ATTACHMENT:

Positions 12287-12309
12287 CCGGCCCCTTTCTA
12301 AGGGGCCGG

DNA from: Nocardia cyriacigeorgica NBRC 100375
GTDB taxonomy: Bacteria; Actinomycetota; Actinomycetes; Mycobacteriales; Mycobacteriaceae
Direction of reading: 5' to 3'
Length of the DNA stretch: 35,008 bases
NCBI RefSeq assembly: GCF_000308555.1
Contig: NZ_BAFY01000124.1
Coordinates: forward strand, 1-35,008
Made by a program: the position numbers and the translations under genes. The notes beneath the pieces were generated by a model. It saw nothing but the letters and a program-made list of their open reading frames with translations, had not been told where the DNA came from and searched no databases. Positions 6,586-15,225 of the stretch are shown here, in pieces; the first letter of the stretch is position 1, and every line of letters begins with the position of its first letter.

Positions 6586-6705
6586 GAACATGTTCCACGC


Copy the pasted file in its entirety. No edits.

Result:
Positions 12287-12309
12287 CCGGCCCCTTTCTA
12301 AGGGGCCGG

DNA from: Nocardia cyriacigeorgica NBRC 100375
GTDB taxonomy: Bacteria; Actinomycetota; Actinomycetes; Mycobacteriales; Mycobacteriaceae
Direction of reading: 5' to 3'
Length of the DNA stretch: 35,008 bases
NCBI RefSeq assembly: GCF_000308555.1
Contig: NZ_BAFY01000124.1
Coordinates: forward strand, 1-35,008
Made by a program: the position numbers and the translations under genes. The notes beneath the pieces were generated by a model. It saw nothing but the letters and a program-made list of their open reading frames with translations, had not been told where the DNA came from and searched no databases. Positions 6,586-15,225 of the stretch are shown here, in pieces; the first letter of the stretch is position 1, and every line of letters begins with the position of its first letter.

Positions 6586-6705
6586 GAACATGTTCCACGC